North American Network Operators Group|
Date Prev | Date Next | Date Index | Thread Index | Author Index | Historical
RE: why use IPv6, was: Lazy network operators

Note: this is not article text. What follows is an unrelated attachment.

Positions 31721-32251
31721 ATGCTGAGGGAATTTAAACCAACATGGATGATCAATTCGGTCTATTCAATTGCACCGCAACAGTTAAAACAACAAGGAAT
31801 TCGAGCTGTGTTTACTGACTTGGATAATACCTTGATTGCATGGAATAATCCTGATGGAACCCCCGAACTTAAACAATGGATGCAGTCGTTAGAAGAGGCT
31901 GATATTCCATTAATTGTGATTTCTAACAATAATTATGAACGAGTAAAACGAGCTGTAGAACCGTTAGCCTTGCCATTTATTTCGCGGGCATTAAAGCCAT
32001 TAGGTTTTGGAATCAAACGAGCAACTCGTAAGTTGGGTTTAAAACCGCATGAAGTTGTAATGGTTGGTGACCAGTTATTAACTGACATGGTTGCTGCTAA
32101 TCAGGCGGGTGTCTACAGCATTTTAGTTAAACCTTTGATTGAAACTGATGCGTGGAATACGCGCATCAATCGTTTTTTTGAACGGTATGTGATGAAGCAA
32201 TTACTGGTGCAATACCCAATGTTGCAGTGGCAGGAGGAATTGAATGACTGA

[consolidated some posts] > Alex Bligh wrote: > As an IPv6 skeptic I would note that some protocols NAT > extremely badly (SIP for instance), and the bodges to fix > it are costly. So if IPv6 means I can avoid NAT, that can > actually save $$$. Likely the market will find some other way, which is not to use a protocol that has problems in 80% of environments and to use one that works smoothly everywhere; have a look at Skype... Trouble crossing NAT has always been an excuse for people that design antiquated protocols. To some extent NAT is a benefit here as it will help to get rid of these. NAT is a reality; designing a protocol that does not cross it will only doom said protocol, not remove NAT. > Petri Helenius wrote: > We need one (or more) of the p2p vendors to support it. And why are they not doing it? More work, zero gain. Today, a p2p app has to cross NAT nicely and has to work over IPv4 nicely. Why bother with IPv6? It won't bring more users in. From the user's side: why bother with IPv6 since it works fine with v4? (if it was not working fine they would not use it in the first place). > Then IPv6 traffic will explode in three months to ~10-15% > of all internet traffic In your dreams. How much does threedegrees traffic account for? 0.0001%? 0.001%? Compare to Kazaa. > Patrick W.Gilmore wrote: > Dunno what your problem is, I have no problem getting as much > address space as I need as long as I can justify it. Perhaps > you need to speak to your provider? Agree. Actually, the situation is even worse than this: I have numerous customers that stockpile IPv4 addresses that they don't need just because they can have them (just in case). A typical 400-user organization with NAT needs only a dozen or two IPv4 addresses; however, I see more and more requesting 2 class Cs from their provider because they can justify the number. And there are number of bigger enterprises that multihome for the month they request their portable address space in order to get it, and then drop BGP and the second provider. > Iljitsch van Beijnum wrote: > [IPv6] Renumbering is much easier. What a joke. Have a look at this: http://www.ietf.org/internet-drafts/draft-ietf-v6ops-renumbering-procedu re-00.txt Then, ever tried to renumber a Windows 2000 domain controller? And please, save me the "Microsoft is crud" thing. 95% percent of the networks I renumbered had more than one. 75% of the renumbering hassle is orthogonal to the protocol being renumbered. > So currently, multi6 is looking at approaches that allow transport > protocols to jump addresses in the middle of a session. Which will be developed just the same for IPv4. > Paul Jakma wrote: > [snip darth vader] > Iljitsch van Beijnum wrote: > Michel, you forgot to include the audio: > http://www.bgpexpert.com/darkside.mp3 Cut/paste casualty! I requested the file from you 2 days ago for this very purpose! Paul, I'm surprised you missed the "dark side" thing. > Iljitsch van Beijnum wrote: > Michel is no longer in the IPv6 business, Wrong. I'm currently in the anti-IPv6 business. The dark side. > Paul Jakma wrote: > (how's your MHAP doing? I dumped it. > How's Iljitsch's geo-assigned addressing proposal? Right behind MHAP in oblivion land. At this very time, I think Iljitsch is wondering how to deal with Darth Py and Darth Jakma... > Well, let's be honest, name one good reason why you'd want > IPv6 (given you have 4)? And, to be more on-topic, name one > good reason why a network operator would want it? Especially > given that, apart from the traditional bleeding edges > academic networks), no customers are asking for it. You're preaching the choir. > But there _will_ be NAT, that is the very premise of this > discussion, as offered by Paul Vixie. And Tim Chown, and me, and plenty of others. > So that one doesnt count, unless you knock down the premise: > There will be site-local and NAT with v6 because of the > multihoming problem. I used to think that way, but no longer. When we started ipv6mh, there was still a chance that providing a reasonable multihoming solution would get IPv6 out the mud hole. Trouble is that there were developments in other sectors of IPv6 that I was not able to foreseen have changed the situation to a point where IPv6 multihoming is no more that a bug on the windshield of IETF backroom politics, to re-use Vixie's words. For everyone, here's the bottom line: - Today, what to do with IPv6 is simple: nothing. Whether you are an end-user/small business, large enterprise or provider everyone is in the same situation: is costs money to upgrade, causes trouble, not the only thing we have to do anyway, there is no demand and therefore no ROI. It is urgent to wait. IPv6 is in a very similar situation ISDN was some time ago: I Still Don't Need. - - - - - Tomorrow, IPv4 will get the small upgrades that are needed. Michel.